Shaving all my hair off the day before I left home to walk the El Camino, a pilgrimage in Spain also known as the Way of St. James, went way beyond crossing off an item on my bucket list.
I was playing with the idea for a few years, but I never thought I’d ever be brave enough to actually do it. When I decided to walk the El Camino, I thought that would be the best time to experiment with being bald.
As my flight to Madrid came closer and closer, I felt an urge to do it. But at the same time I thought, “Nah, maybe it’s not for me.” The day before my flight, I asked my sister’s boyfriend if I could borrow his shaver and buzzed it off because I was in the vibe and knew that if I let it slip away I might never get it done.
I had been going through a rough patch in the prior few years and decided that it was time.
I was always curious how it feels and how my head really looks. I also wanted to do this as part of a cleanse. I kept reading articles about how our hair stores memories; it was perfect to align this cleanse with my pilgrimage to Santiago de Compostela.
I believed this would help me to focus on the hike and make my life easier as I will not have to care about drying my hair or carrying extra items such as shampoo and hair comb. Secretly, I wished it would be good for my ego and my confidence too. I used my ginger, waist-length hair way too much to hide behind like a metaphorical shield, or to appear in certain ways to portray or hide the real me like a shell. We tend to cling to our looks way too much. Now I wanted only the rawest version of me.
Frankly, I did the whole process in different parts, as I was really scared of what I will feel and see in the mirror.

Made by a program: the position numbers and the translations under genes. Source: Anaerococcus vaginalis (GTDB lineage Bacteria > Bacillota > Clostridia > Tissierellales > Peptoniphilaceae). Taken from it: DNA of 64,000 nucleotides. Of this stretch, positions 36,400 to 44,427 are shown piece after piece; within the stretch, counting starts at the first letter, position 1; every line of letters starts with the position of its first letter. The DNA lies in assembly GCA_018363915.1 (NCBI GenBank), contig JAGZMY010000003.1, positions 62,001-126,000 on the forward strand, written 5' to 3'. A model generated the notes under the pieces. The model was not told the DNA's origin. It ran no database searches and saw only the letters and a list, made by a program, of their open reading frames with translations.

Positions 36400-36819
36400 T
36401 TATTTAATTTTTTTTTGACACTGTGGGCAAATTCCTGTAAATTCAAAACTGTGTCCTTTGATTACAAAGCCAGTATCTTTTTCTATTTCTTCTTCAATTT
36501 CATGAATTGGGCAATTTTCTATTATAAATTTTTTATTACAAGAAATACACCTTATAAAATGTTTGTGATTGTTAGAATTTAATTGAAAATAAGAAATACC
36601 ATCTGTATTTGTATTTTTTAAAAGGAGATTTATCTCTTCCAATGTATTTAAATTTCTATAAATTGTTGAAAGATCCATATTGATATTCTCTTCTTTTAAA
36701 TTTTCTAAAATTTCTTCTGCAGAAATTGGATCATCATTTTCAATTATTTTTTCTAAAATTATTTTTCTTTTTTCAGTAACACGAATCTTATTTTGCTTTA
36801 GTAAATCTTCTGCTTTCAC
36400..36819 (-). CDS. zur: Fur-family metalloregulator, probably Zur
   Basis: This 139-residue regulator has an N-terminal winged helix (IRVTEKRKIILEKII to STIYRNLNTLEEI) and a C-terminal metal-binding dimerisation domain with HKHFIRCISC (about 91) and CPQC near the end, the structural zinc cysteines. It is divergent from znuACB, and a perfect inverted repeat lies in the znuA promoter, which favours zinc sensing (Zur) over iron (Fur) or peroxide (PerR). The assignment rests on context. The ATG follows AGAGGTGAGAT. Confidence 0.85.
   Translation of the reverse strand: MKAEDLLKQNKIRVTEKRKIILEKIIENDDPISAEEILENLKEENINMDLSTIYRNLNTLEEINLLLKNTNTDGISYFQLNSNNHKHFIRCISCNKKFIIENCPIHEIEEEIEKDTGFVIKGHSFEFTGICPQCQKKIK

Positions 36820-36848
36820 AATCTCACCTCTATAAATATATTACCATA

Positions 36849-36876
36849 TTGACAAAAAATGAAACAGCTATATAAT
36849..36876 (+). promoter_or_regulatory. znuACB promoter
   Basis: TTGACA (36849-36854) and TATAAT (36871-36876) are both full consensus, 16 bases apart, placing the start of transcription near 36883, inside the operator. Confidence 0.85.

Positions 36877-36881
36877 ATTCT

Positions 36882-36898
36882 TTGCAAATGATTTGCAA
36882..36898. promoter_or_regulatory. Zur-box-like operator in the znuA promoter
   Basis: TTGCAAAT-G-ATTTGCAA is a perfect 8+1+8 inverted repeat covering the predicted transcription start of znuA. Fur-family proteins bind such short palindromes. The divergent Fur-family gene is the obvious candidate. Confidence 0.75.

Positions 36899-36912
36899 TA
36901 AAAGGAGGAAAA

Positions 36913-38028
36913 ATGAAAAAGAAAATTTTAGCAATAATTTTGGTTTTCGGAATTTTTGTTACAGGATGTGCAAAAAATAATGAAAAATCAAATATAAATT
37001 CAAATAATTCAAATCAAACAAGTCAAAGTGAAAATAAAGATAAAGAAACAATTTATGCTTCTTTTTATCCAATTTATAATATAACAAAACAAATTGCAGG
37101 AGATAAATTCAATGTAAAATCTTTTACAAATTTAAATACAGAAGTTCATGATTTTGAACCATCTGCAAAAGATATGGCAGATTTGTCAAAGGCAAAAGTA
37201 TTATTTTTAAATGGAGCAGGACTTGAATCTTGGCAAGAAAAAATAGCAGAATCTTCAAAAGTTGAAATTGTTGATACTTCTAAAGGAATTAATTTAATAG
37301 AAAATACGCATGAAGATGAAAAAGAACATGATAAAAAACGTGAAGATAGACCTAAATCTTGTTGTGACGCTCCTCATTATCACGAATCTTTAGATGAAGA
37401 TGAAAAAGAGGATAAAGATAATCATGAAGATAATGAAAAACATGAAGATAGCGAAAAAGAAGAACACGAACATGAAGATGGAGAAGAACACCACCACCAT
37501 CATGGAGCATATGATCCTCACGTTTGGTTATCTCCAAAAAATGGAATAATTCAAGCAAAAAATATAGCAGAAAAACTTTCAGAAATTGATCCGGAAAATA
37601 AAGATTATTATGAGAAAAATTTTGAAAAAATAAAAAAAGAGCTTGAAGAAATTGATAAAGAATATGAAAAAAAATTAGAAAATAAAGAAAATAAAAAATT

As I placed the clippers to my scalp above my left ear I started to shake—but I was also excited. I shaved off the first piece of hair and I felt a small sense of relief. So I shaved off the whole left side of my head. And I loved it! I almost left it like that but I decided to go further. I felt powerful and brave.
My sister helped me to part my hair and I shaved off all the hair on the right side of my skull as well. We made a braid and I felt empowered, looking like a badass Viking shield maiden. But something whispered in me to keep going. I chopped off all the remaining hair with the help of my sister to fix the parts I could not reach.
I was surprised that I did not shed a tear. I imagined I would cry and regret it or even feel ugly once fully done. Instead, I felt strong, powerful, fresh, and actually beautiful. My head was light, and I felt like finally the true beauty of myself came to the surface. There was nothing else but me.
I was amazed at my own reflection and immediately took a selfie, which I rarely do normally.
There were times on the Camino when I was glad I chopped my hair off because it was so hot. I felt so empowered, like G.I. Jane, like I’m capable of anything—no freaking mountain can stop me on this way.
It was also grounding to feel the fresh breeze running through my scalp as I reached the mountain top. (The only thing I didn’t like was how my skull and my ears got sunburned.)
I fell in love with the real face of the woman who was hiding behind all that hair. I felt like a brand-new person. Like I could be whoever I am, living unapologetically, full of purpose and possibilities.
And how was it for others? I met so many people on the Camino who commented on my buzz cut, confessing how much they like it. They said I look like a cool monk woman or that it’s good to see my strong, fierce personality shining through. There were men who were totally into it, women who got empowered by it, and some people wanted to pet my head, which resulted in funny memories.
Some others from the elder generation acted weird around assuming I was lesbian, some even sent me away or kept their distance in fear that I might want something from them. For me it was funny, but the younger generations found it insulting even though it didn’t happen to them.
Cliché, but I agree that every woman should shave their head at least once in their life because it’s so liberating. After all, it’s just hair and it will grow back pretty quickly. It also does good for your hair if you damage it with certain treatment, like bleaching it or overusing heat, and so on.
My only question is, “Why didn’t I do it sooner?”